I have put up a little note and some photos of people I met during my visit to Singapore in my last post. Starting from this post, I will put up more notes and photographs from the 3rd Singapore International Photography Festival.
Singapore International Photography Festival (SIPF) started in 2008 as a biennial event. For its third edition this year, the festival features work by 50 international photographers—selected by three curators—and showcases them at six venues: National Library Building, The Substation Gallery, Selegie Arts Centre, Singapore Management University (Gallery and Concourse), Societe Generale Gallery at Alliance Française de Singapour, and ArtScience Museum at Marina Bay Sands. Other than exhibitions, SIPF also organizes talk series at Singapore Art Museum’s Glass Hall, evening presentations at National Museum of Singapore’s The Salon, portfolio review, professional workshops, and student education, among other programmes.
I will start with photos from the opening at the National Library Building and the works exhibited there.
The National Library Building hosts works of ten photographers: Jake Verzosa, Manuel Vazquez, Anida Yoeu Ali, Ji Hyun Kwon, Kee Ya Ting, Kerry Skarbakka, Shen Chao-Liang, Hu Qiren, Norihisa Hosaka, and Joel Yuen. The exhibition is held at the library’s Plaza using containers for two reasons: (a) to actually house the exhibited works and (b) to reflect Singapore as a port city.
The simple portraits of old women with tattoos by Filipino photographer Jake Verzosa imply deeper issue. The tattoo of Kalinga is a vanishing art form as young people no longer practice it. For men to have such tattoo, they have to perform acts of bravery like winning tribal wars or fights. Fighting now can make one face criminal charges, but getting the tattoo without fighting is also embarrassing. For women, western values have changed their perception of “beauty”. These reasons have led Verzosa to document these last tattooed women of Kalinga.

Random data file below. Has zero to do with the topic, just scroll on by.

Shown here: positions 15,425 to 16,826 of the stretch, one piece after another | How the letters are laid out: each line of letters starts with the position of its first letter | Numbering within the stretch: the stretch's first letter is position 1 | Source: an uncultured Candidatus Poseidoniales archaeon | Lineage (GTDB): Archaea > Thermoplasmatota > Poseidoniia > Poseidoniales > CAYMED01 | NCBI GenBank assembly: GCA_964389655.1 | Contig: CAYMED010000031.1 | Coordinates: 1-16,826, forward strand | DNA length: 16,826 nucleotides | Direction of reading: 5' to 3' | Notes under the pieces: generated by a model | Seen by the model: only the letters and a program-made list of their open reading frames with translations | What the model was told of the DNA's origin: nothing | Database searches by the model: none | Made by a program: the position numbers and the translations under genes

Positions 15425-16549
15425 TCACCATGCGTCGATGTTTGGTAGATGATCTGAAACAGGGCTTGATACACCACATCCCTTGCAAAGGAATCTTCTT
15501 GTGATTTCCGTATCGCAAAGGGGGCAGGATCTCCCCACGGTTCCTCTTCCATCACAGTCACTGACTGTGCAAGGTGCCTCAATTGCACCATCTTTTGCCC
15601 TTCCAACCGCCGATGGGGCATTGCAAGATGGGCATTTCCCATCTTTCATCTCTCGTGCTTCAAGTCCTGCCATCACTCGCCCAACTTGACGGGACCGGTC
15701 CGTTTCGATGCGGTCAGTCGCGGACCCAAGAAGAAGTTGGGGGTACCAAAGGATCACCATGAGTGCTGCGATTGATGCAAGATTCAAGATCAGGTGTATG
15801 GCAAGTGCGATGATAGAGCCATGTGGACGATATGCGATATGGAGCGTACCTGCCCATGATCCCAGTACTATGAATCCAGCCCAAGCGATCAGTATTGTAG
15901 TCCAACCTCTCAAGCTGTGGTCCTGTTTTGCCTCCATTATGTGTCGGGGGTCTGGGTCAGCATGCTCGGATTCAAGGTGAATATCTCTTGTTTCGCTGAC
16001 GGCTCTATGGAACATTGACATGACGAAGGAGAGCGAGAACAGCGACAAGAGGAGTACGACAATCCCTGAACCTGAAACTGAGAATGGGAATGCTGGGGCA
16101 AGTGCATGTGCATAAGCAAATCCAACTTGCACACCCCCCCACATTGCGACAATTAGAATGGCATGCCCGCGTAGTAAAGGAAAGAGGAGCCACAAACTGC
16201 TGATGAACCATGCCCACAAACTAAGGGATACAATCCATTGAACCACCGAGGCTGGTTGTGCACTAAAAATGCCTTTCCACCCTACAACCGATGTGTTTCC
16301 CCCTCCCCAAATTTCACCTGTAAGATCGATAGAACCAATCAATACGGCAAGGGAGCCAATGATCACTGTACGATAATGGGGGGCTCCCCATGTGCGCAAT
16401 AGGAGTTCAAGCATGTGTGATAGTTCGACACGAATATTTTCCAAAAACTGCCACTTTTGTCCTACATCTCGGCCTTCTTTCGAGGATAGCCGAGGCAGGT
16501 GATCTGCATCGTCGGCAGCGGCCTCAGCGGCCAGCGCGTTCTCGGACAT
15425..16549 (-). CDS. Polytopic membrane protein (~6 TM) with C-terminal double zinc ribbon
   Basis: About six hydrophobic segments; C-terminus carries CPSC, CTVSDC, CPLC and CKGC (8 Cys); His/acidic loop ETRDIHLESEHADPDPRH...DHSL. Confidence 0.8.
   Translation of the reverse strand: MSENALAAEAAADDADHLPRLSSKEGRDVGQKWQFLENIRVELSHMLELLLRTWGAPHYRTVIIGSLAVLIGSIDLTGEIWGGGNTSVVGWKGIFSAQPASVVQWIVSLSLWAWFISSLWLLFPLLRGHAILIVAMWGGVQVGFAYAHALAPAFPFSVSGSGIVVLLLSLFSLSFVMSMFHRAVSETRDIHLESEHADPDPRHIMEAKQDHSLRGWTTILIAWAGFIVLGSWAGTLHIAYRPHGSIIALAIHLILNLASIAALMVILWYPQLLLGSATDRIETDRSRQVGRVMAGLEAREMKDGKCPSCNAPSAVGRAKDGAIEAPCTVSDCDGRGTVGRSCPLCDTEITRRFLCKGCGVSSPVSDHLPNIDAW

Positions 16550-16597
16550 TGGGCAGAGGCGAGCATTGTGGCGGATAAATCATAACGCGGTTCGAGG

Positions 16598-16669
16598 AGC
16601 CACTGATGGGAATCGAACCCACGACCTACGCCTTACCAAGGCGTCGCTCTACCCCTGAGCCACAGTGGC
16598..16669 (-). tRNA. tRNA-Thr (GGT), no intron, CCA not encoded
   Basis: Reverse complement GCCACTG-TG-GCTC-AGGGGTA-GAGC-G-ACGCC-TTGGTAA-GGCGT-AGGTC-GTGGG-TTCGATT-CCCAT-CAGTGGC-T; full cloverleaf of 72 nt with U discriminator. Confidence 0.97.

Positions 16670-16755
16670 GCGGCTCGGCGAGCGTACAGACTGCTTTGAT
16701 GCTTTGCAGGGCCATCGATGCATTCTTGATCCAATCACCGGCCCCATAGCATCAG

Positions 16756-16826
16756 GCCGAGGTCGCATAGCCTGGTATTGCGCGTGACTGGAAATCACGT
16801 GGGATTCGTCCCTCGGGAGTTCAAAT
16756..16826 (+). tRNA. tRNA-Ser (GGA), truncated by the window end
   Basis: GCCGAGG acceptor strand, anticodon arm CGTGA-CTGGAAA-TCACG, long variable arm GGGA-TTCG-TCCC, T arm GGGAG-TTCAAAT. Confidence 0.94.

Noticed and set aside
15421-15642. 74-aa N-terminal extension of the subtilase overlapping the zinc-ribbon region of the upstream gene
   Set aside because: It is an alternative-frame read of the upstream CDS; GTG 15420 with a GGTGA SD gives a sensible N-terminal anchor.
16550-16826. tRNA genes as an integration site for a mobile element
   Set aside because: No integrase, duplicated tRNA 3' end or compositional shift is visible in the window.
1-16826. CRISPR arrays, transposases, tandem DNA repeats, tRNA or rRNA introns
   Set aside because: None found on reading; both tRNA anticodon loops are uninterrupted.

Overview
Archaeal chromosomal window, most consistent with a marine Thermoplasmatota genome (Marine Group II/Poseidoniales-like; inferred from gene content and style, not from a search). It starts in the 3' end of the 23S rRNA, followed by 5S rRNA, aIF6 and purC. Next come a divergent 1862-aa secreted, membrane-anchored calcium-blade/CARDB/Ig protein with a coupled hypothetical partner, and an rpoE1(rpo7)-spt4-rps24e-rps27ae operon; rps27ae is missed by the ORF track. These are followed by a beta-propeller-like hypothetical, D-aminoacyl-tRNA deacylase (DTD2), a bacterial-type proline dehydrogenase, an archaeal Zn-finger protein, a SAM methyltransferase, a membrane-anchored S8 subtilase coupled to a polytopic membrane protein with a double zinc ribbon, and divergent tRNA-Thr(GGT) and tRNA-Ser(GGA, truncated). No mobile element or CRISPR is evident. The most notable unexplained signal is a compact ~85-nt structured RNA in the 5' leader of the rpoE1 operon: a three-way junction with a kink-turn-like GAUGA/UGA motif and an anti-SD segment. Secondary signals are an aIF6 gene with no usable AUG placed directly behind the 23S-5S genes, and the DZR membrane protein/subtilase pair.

In his series “Theatrum Mundi” photographer Manuel Vazquez explores how the city can be seen as a kind of stage where the crowd in it are all actors performing choreographed movements. The images in the series are results of montaging a number of single photographs. He plays with light and shadow to emphasize the feel of a stage performance, where the actors are under the spotlights and everything else is pitch-black.
In “Buddhist Bug Project”, Anida Yoeu Ali covers herself in caterpillar-like costume which has the orange colour of Buddhist monks’ robe. A Cambodian brought up in the U.S. and a Muslim from a Buddhist majority country, Ali creates the project to discuss about identity. The bug acts as a tunnel bridging two different worlds but can not be on either one; it is always caught in-between. The photographs are made from the growing performance project.
In the close-up portraits created by Berlin-based Korean artist Ji Hyun Kwon deals with her guilt by confronting what makes her feel gulty in a straight-forward manner: writing it on her face. She then applies that approach to a number of people from different nationalities. As the writing on their faces are in their respective local language—and characters—the English captions are important for audience to understand the work.
It is also interesting to note how Singaporean young photographer Hu Qiren’s work is displayed as an installation. The portraits are central to his work as it is about traditional Chinese face reading. But not only takes portraits, he also collects and then displays artefacts and old photographs from his subjects to prove the face reading theory. He connects the spots of the subjects’ faces (according to the theory) with the artefacts (the actual facts) using red pins and red thread. He claimed to have picked his subjects randomly among people he had known—which means not that random after all. During the slideshow presentation, he could not explain to a visitor’s question about whether the traditional Chinese face reading theory could have been proven if he photographed poor or unfortunate people he really met randomly on the street.
To see more and learn about the works, click the images and you will be directed to each artists’s websites. ∎